Those rehearsals clearly paid off...
"Curse you Plankton, and your ability to join together to form a working human ear!"
It's a common sight gag in humorous animation that fish, insects and other swarms have an amazing ability to coordinate movement into very exact shapes. (Especially impressive with fireflies in the night.)
This one is interesting because you can see a little bit of how it works. The idea of fish schooling-up to form words is pretty ridiculous, but because we are used to seeing schools of fish performing coordinated movements, we can suppress disbelief easily to enjoy it. Ditto, the flocking of birds, insects, etc.
This is kind of Truth in Television
as real life swarms/schools/flocks can move with amazing coordination, and maintain a shape (usually a sphere or some other simple geometrical pattern) even when disturbed.
Common gags include:
- Asking a swarm if they've seen something, and the swarm helpfully forms an arrow pointing to the direction it went.
- The target of a swarm (usually bees) is hiding, and when they can't find it they form a question mark for no apparent reason except for the benefit of the audience.
When the swarm takes a human shape and is made of invertebrates, it overlaps with The Worm That Walks
. When it's bees that are swarming, it overlaps with Gosh Hornet
. Expect this to happen if someone disturbs or walks into the Hornet Hole
Examples of this trope include:
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Anime and Manga
- Issue 7 of Blame! has the main character briefly interacting with a swarm of microorganisms, which assumes various simple forms — :) for "hello", O for "yes", X for "no", etc — to answer his queries. Justified, in that the swarm is actually controlled by an AI, in a highly futuristic world where this kind of trick is pretty common.
- Panty & Stocking with Garterbelt has a swarm of flies forming into a human hand... who gives Chuck a full-scale swatting (after he did so with one of them), throwing Chuck into a microwave, topped off with the swarm giving him the middle finger, complete with Written Sound Effect "FUCK!"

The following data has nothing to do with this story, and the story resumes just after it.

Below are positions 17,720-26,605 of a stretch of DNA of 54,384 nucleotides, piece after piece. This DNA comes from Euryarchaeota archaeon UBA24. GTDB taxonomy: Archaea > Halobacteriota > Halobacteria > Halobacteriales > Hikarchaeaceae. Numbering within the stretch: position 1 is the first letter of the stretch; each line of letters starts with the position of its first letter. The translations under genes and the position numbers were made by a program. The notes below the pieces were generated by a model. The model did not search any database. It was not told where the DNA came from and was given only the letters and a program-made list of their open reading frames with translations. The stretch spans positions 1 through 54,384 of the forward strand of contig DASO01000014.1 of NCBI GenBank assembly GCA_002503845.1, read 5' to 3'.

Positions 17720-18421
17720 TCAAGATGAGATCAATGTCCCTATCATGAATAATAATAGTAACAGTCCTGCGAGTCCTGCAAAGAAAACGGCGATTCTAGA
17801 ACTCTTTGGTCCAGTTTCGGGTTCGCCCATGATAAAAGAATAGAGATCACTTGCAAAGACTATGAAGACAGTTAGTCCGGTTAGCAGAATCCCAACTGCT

- In SD Gundam Force, the Bagu-Bagu swarms do this.
Films — Animated
- Disney's Alice in Wonderland. While Alice is traveling through the Tulgey Wood she meets a group of mome raths, who form themselves into the shape of an arrow to lead her to a path. See it here on YouTube, starting around 4:50.
- In Finding Nemo, a school of moonfish (voiced by John Ratzenberger) does a series of impressions for Dory and becomes an arrow to give her and Marlin directions to Sydney. Lampshaded when they mention that they've practiced their impressions.
- In The Princess and the Frog, the fireflies do this.
- The Emperor's New Groove has a swarm of bees do this while chasing Yzma back and forth.
Film — Live-Action
- In Jaws 2, Brody is alarmed by a shape in the water. It turns out to be a school of fish, and the shark is elsewhere. It is not clear to the audience exactly how similar the shape was to a shark.
- In the third movie of The Matrix, the sentinel robots make a hand-like shape. Later, robots form a face and it talks to Neo. Probably Justified because there is just that much computing power guiding them.
- In The Nutty Professor with Eddie Murphy, the professor proposes to his girlfriend by attracting fireflies into the words "Marry me?" using a synthesized firefly pheromone.
- There was the book Lorenzo by Bernard Waber, where a school of fish looked like a big fish and scared the sharks away. One of them was an odd-colored fish, so it had trouble staying away from predators until the other fish agreed to make it be the eye.